India’s first gas exchange — the Indian Gas Exchange (IGX) — was launched on Monday. The exchange is expected to facilitate transparent price discovery in natural gas, and facilitate the growth of the share of natural gas in India’s energy basket.
How will this exchange work?
The IGX is a digital trading platform that will allow buyers and sellers of natural gas to trade both in the spot market and in the forward market for imported natural gas across three hubs —Dahej and Hazira in Gujarat, and Kakinada in Andhra Pradesh.
Imported Liquified Natural Gas (LNG) will be regassified and sold to buyers through the exchange, removing the requirement for buyers and sellers to find each other.
“This will mean that buyers do not have to contact multiple dealers to ensure they find a fair price,” Rajesh Kumar Mediratta, director of IGX, said.
The exchange also allows much shorter contracts – for delivery on the next day, and up to a month – while ordinarily contracts for natural gas supply are as long as six months to a year. This, experts say, will allow buyers and sellers greater flexibility.
Will domestically produced natural gas also be bought and sold on the exchange?
No. The price of domestically produced natural gas is decided by the government. It will not be sold on the gas exchange.
However, following appeals by domestic producers that the prices set by the government are not viable given the cost of exploration and production in India, Petroleum Minister Dharmendra Pradhan has indicated that a new gas policy will include reforms in domestic gas pricing, and will move towards more market-oriented pricing.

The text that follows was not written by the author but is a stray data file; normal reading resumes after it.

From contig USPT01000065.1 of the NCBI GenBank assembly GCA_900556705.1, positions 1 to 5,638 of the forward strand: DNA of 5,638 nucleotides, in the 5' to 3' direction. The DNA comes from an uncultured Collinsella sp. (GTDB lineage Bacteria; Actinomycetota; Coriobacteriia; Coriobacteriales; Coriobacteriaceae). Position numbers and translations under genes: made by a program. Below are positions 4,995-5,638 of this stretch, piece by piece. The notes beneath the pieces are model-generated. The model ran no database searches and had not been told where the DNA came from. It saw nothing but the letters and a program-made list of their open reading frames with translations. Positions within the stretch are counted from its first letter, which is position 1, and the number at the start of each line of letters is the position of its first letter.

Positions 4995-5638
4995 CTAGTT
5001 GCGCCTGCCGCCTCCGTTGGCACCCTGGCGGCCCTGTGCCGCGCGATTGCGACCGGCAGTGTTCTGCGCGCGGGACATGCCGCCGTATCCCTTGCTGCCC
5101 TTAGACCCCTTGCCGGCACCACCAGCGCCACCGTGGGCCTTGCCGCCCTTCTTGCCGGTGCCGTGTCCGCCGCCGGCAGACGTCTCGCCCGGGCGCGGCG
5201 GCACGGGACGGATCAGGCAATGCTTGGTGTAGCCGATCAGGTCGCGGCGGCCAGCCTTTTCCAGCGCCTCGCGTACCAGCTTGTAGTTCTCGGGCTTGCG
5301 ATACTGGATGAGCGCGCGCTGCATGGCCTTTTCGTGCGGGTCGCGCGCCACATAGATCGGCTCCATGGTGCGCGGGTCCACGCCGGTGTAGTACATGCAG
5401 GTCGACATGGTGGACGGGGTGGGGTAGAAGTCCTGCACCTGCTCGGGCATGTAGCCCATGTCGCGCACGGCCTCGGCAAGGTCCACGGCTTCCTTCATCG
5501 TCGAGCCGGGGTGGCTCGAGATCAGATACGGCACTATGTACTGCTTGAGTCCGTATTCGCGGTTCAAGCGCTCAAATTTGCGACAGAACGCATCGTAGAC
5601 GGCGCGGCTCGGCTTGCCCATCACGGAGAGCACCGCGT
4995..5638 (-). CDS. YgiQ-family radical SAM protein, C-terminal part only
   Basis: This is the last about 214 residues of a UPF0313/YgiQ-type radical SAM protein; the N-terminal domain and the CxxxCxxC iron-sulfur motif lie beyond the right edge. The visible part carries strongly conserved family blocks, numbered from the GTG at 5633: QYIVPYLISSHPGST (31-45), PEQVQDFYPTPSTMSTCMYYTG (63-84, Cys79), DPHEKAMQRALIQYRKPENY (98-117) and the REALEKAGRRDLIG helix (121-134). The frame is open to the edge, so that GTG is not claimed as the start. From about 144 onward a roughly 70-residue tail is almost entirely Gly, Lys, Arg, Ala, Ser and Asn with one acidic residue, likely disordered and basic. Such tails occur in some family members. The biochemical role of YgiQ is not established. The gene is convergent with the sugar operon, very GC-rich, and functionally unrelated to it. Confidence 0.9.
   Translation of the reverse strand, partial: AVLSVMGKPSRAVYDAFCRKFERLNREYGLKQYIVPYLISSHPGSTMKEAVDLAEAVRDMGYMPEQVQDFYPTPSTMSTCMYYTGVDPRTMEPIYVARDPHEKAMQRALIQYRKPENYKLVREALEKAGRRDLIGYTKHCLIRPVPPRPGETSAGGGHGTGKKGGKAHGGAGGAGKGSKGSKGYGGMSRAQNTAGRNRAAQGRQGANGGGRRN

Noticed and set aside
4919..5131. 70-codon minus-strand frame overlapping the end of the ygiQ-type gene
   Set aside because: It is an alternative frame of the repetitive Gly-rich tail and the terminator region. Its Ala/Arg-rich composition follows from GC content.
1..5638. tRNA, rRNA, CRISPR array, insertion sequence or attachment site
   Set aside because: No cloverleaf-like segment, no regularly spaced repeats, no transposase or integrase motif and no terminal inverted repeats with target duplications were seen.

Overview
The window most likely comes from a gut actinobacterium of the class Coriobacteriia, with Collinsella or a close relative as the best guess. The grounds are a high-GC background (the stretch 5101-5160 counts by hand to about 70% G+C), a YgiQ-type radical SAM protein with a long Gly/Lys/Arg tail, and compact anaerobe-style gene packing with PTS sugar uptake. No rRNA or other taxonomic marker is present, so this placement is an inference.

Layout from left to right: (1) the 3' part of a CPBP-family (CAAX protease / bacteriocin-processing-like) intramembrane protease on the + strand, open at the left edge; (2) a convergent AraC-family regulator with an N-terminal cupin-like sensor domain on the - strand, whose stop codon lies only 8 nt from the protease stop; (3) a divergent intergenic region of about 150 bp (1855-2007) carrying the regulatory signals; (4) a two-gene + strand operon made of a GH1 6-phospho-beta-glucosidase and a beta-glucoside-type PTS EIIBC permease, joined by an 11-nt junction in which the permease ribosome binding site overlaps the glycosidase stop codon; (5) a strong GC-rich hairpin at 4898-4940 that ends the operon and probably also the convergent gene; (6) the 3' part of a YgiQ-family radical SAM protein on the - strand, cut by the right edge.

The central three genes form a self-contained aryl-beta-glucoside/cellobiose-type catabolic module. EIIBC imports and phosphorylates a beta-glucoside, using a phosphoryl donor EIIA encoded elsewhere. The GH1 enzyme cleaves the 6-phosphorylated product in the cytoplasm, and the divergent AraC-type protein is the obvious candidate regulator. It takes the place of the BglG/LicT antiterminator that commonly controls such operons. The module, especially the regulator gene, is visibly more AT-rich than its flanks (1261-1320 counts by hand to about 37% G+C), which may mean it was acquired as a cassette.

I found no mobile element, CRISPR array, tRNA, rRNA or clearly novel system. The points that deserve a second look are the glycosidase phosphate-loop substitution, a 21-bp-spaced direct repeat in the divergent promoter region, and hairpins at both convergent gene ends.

IGX officials said that a highly liquid gas exchange, which prices gas fairly may lead to the government stepping away from pricing domestically produced gas.
Will this make India more import dependent?
Domestic production of gas has been falling over the past two fiscals as current sources of natural gas have become less productive. Domestically produced natural gas currently accounts for less than half the country’s natural gas consumption; imported LNG accounts for the other half.
LNG imports are set to become a larger proportion of domestic gas consumption as India moves to increase the proportion of natural gas in the energy basket from 6.2% in 2018 to 15% by 2030.
What regulatory change is required?
Currently, the pipeline infrastructure necessary for the transportation of natural gas is controlled by the companies that own the network. State-owned GAIL owns and operates India’s largest gas pipeline network, spanning over 12,000 km.
Mediratta of IGX said an independent system operator for natural gas pipelines would help ensure transparent allocation of pipeline usage, and build confidence in the minds of buyers and sellers about neutrality in the allocation of pipeline capacity.
Experts have also called for natural gas to be included in the Goods and Services Tax (GST) regime to avoid buyers having to deal with different levies such as VAT across states, when purchasing natural gas from the exchange.
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